November 13, 2009 | 8:22 am
After years of teetering on the edge of stability, Yemen appears to be losing control of a minority rebellion on its northern border, raising concerns that the fighting could ignite regional tensions and possibly become a battleground for a proxy war between Iran and Saudi Arabia.
In Yemen, extreme poverty, water shortages and a history of civil strife have helped foster extremism and weaken the central government, which increasingly relies on its oil-rich neighbor to the north, Saudi Arabia, for aid and military support. Many members of Yemen’s Zaidi sect, an offshoot of Shiite Islam whose followers make up about a third of the country (including the president) and a majority in the north, claim that Saudi Arabia’s ultra-conservative interpretation of Wahhabi Islam has influenced the government to marginalize Shiites.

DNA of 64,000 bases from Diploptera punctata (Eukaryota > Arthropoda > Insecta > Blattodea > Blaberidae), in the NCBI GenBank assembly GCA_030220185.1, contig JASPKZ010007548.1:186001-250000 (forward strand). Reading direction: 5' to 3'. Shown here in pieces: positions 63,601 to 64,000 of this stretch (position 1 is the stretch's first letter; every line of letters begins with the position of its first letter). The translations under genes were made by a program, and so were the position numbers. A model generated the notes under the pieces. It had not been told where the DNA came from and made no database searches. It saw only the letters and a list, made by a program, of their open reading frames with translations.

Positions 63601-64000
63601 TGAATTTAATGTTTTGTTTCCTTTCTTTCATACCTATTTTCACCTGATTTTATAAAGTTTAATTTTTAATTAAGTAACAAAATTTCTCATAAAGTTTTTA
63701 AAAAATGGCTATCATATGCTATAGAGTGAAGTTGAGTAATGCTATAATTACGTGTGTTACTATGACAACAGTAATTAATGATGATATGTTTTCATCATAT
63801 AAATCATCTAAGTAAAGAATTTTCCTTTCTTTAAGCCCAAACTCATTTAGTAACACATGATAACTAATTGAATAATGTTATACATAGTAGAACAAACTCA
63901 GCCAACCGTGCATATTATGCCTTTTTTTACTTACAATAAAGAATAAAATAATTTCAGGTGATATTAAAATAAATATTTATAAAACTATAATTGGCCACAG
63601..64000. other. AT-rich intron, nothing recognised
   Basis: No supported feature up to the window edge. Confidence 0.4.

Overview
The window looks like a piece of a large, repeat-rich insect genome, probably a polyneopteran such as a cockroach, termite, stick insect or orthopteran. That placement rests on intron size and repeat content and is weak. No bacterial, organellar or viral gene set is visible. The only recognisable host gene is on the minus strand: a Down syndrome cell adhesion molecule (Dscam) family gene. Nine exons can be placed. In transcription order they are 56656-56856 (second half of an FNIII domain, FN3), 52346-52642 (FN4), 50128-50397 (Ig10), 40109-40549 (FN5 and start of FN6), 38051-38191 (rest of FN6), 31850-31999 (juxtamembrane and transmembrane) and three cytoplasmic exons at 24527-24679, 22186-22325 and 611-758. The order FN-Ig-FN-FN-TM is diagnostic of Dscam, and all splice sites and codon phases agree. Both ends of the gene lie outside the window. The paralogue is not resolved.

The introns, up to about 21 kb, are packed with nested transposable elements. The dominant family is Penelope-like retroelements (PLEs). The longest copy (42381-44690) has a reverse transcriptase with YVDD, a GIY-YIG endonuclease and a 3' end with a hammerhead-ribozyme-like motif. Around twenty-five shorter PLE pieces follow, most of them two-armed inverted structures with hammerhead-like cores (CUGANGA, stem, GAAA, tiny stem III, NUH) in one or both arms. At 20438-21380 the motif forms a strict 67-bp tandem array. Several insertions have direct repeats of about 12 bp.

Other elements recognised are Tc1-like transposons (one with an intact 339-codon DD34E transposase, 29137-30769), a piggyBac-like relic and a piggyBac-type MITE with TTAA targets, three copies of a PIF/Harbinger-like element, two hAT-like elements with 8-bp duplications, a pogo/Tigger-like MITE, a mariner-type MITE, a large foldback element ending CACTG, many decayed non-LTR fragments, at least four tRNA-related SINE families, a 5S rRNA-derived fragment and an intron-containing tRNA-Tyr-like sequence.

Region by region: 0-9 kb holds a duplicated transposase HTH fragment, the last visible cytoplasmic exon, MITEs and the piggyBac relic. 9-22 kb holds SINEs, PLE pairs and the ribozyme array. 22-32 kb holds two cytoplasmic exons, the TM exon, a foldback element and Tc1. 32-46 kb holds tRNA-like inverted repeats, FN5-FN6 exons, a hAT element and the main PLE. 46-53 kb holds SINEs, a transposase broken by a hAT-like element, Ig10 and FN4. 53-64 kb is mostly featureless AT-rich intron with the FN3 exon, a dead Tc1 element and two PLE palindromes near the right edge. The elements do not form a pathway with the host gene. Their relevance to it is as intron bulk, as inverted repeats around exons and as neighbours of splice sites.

In August, the Yemeni government launched Operation Scorched Earth against Zaidi Shiite rebels in the north, known as Houthis. Although the government has denied the crackdown is religiously motivated, the struggle has broken down along sectarian lines, with the Houthis accusing Saudi Arabia of providing military support to the government and the government accusing Iran of supporting the rebels.
Click here to read the full article in The Los Angeles Times.